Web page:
he or she should do it.We can conceive of the best possible thing we are able do with our time (in the next 5 minutes, 10 minutes, hour, etc.)We ought to do the best possible thing of which we can conceive. Unfortunately, this leads to a difficult if not depressing conclusion. None of us really takes the time to think, "what is the best possible thing I can do in the next hour" and then actually does it. We always live our lives not only below what a perfect being might desire of us, but below what we know we are capable of. I think this ultimately sheds light on the depravity of humanity. We constantly choose short term marginal pleasure (a better coffee, a new video game, another drink at the bar) over maximal relief (charity for those in dire straits). I am doing this now in writing this post.

If our physical features are the product of natural selection, then they are honed to be adaptive, but not necessarily "true". Can we trust our cognitive faculties on Naturalism and Evolution?

If our physical features are the product of natural selection, then they are honed to be adaptive, but not necessarily "true". Can we trust our cognitive faculties on Naturalism and Evolution?

The Evolutionary Argument Against Naturalism is a novel argument which presents the case that because our mental faculties are developed for adaptive capacity and not for truth making, a person who holds to both naturalism and evolution should doubt the reliability of their mental faculties in terms of truth-making. This would produce a universal undercutter of one's beliefs. One of the most common responses to this argument is that it seems likely that at least some of our cognitive faculties are tuned to true belief insofar as forming true beliefs about extreme selective pressures would be valuable. Thus, we would expect as a behavior can be described as highly adaptive, it is more likely to based on strong cognitive faculties related to that behavior. While there might not be much in the way of adaptive benefit in able to figure out the truth of a calculus formula, it would be adaptive to know that fire hurts when applied to the skin,

and that those types of cognitive faculties are reliable in producing such beliefs. But where does this get us? It seems at best, this response would allow the naturalist to feel confident about the truth of a certain set of beliefs that conform to high selective pressures (like avoiding fire). However, the EAAN doesn't need to provide a universal undercutter to succeed in its primary goal, which is to cast doubt on naturalism. Thus, I propose the following response to the naturalist who responds to the EAAN above... If our cognitive faculties are reliable, why do more people form the belief that naturalism is true?If there is a scale of general reliability regarding cognitive faculties related to selective pressures, it seems naturalism would fall on the far end of non-essential cognitive faculties. If this is the case, we still have an undercutter for belief in naturalism.If the naturalist claims that there are other factors which influence belief, like the…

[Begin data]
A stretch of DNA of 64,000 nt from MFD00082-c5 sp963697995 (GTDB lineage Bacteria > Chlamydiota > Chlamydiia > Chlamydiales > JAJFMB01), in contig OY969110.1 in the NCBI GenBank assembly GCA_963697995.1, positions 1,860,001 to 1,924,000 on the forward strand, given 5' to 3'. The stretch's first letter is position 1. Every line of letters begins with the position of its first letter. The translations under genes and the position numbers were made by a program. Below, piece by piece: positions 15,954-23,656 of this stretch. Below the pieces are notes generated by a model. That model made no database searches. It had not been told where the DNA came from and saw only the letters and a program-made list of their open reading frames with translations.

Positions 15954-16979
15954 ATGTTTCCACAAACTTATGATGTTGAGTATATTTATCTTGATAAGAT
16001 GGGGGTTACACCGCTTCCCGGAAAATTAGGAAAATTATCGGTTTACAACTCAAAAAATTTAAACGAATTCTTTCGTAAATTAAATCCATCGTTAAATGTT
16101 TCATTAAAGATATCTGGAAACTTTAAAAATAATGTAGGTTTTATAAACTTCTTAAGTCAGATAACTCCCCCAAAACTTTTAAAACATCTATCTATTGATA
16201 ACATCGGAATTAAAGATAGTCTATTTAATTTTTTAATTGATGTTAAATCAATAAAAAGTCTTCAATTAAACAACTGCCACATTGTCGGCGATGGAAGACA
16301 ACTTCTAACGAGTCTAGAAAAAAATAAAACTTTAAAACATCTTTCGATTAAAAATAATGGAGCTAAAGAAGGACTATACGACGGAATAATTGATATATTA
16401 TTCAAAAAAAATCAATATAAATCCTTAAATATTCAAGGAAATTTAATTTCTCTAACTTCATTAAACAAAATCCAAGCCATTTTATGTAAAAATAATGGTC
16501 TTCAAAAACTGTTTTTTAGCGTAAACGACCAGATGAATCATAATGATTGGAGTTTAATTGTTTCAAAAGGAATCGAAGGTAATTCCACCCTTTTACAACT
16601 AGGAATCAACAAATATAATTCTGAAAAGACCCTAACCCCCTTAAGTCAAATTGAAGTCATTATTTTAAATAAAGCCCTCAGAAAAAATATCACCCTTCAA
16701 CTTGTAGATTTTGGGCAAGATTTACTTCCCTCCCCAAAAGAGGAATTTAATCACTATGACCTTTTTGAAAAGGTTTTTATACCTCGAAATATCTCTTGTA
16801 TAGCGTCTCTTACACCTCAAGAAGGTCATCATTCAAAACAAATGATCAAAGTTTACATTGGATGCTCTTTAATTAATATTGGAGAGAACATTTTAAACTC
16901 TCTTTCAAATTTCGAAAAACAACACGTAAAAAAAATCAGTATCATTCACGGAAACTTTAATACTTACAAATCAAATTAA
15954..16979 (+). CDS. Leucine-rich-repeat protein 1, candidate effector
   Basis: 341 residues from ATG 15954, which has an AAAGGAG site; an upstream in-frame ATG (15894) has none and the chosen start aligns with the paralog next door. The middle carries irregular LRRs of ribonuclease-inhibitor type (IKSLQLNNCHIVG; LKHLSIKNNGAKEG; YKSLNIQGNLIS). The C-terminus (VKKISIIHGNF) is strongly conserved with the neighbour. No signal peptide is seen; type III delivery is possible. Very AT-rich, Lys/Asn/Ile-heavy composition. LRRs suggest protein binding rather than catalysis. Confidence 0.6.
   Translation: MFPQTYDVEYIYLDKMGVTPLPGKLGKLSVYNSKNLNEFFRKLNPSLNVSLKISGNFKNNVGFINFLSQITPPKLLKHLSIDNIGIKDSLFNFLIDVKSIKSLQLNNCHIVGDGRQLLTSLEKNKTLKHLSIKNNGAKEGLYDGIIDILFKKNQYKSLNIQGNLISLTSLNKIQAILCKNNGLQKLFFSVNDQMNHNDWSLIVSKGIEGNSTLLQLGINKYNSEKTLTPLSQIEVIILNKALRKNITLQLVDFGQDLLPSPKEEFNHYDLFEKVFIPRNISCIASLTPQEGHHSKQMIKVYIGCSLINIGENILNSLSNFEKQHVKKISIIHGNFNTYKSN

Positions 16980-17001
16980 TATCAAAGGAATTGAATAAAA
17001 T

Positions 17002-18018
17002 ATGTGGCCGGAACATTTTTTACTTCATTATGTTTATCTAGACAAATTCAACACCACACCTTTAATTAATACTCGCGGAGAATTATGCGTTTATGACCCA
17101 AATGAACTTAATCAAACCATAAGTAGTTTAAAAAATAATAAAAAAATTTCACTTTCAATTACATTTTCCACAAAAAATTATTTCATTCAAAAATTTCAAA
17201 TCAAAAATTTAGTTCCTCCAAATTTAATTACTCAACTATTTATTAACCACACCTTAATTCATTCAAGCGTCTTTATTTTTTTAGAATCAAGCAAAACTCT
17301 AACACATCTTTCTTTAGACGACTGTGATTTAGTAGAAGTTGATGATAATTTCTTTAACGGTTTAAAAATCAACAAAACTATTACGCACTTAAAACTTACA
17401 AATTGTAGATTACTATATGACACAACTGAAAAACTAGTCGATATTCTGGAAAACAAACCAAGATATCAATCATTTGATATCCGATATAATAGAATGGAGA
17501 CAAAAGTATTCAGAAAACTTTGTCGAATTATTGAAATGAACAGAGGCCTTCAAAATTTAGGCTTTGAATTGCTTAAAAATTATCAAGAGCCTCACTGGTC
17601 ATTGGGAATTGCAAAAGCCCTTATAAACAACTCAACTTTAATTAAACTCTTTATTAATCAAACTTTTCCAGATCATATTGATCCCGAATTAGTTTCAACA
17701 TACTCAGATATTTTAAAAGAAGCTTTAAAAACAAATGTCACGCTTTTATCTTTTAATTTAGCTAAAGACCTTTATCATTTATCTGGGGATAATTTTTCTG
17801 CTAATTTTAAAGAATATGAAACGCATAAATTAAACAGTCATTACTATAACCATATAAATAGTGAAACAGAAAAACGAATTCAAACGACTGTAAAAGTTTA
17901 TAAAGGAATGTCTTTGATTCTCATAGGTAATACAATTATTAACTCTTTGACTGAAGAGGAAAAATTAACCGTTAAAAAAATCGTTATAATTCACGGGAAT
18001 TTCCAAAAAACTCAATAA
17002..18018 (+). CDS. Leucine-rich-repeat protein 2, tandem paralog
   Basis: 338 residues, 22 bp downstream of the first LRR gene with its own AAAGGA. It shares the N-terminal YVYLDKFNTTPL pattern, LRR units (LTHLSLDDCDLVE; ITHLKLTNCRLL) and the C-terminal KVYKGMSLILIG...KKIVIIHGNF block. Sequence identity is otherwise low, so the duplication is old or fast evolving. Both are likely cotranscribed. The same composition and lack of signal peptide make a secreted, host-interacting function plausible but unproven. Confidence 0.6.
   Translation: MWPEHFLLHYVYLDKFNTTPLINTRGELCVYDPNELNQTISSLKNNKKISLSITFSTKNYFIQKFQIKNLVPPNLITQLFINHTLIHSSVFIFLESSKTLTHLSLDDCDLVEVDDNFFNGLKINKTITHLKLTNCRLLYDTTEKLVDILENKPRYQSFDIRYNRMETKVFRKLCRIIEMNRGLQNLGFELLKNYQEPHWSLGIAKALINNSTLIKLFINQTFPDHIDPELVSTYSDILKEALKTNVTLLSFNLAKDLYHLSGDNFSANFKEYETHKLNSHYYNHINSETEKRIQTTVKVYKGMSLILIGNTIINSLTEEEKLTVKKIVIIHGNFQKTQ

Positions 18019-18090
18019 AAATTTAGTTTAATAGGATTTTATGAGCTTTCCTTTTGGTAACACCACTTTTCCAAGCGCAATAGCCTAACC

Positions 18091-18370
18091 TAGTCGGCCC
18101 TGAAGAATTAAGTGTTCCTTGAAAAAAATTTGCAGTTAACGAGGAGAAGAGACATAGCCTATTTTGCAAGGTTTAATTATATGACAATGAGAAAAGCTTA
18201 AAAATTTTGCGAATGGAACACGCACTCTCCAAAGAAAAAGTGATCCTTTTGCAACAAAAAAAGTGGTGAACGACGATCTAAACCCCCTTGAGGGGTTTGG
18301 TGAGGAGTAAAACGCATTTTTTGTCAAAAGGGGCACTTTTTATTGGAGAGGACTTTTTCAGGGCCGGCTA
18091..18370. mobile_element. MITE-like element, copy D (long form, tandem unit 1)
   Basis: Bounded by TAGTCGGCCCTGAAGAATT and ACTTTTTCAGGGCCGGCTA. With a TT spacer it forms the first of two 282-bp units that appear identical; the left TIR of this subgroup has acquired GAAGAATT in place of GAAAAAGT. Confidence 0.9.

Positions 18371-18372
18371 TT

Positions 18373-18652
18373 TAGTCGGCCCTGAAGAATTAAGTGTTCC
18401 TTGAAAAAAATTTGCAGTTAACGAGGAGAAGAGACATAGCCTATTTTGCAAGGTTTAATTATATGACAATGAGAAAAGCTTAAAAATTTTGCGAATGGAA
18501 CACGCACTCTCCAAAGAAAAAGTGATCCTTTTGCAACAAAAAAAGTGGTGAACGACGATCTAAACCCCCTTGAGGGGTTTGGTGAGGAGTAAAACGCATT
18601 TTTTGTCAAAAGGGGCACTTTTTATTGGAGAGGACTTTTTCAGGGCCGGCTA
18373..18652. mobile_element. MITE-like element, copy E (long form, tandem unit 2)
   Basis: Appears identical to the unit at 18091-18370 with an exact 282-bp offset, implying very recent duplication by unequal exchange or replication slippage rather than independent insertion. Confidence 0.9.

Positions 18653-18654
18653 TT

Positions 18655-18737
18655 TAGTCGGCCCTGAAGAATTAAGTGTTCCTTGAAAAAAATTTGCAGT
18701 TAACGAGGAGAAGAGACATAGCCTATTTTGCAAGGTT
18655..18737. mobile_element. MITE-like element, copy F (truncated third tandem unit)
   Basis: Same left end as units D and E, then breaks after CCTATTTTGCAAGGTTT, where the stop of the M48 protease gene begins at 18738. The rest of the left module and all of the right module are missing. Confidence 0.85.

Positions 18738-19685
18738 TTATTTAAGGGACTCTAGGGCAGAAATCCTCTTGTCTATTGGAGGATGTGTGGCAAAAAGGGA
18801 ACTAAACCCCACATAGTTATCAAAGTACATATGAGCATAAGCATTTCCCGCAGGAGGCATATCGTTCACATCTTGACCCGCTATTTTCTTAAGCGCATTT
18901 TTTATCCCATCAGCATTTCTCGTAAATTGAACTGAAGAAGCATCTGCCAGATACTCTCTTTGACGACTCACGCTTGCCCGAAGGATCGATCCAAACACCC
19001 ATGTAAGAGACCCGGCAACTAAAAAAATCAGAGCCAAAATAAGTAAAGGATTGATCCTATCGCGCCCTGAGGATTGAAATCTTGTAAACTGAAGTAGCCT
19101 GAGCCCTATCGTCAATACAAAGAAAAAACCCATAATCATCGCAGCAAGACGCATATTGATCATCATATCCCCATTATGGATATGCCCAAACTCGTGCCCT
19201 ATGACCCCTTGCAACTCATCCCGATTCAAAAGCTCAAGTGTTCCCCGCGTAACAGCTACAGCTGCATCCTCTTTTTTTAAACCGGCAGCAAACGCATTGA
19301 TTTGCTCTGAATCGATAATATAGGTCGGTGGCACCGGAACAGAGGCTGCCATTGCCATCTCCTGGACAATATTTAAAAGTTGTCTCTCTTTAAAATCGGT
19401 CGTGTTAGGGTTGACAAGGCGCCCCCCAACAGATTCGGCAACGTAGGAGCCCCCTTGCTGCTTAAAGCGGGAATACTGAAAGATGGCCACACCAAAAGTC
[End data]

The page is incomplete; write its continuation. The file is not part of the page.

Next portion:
This is another common objection raised by non-theists. It is a complex question but one that I think is best answered with Molinism

Do we still have free will if God knows our future?

First, let me begin by saying that Molinism is unnecessary to solve this problem. The Internet Encyclopedia of Philosophy has an exceptional article explaining how arguments which attempt to show a contradiction between free will and divine foreknowledge commit a fallacy in modal logic. However, this is quite technical and can be difficult for many to follow. It was for me until I really dug down and worked with modal logic and its symbolic form. I think there is an easier explanation if one takes Molinism to be true. Briefly, Molinism is the belief that God's omniscience includes knowledge of "subjunctive conditionals of creaturely freedom". What are "subjunctive conditionals of creaturely freedom"? Well, they look something like this... If Sally would go to the party tonight, then she would freely choose to drink too much.If Johnny sees the car wreck, then he would freely choose to run to save the victims Basically, it is a claim that if a person were

in some situation, they would freely behave in one way or another. This type of knowledge is also called "Middle Knowledge" as it is neither God's natural knowledge (mathematical and logical truths, for example) which he possesses before creation, nor his free knowledge of the creation he manifests. Rather, it sits between these two types of knowledge. Now, I will not get into arguments here as to whether Middle Knowledge exists. While I wouldn't say that it is terribly controversial, it is disputed. So, how does Middle Knowledge or Molinism answer this question about Divine Foreknowledge and Free Will? Well, one could imagine God could create an infinite number of possible universes. However, God desires to choose universes that have free will, since free will is essential to moral significance (if we don't have free will, then there is no moral responsibility, we are just glorified puppets). Let's delineate all worlds from those that have free will as possible…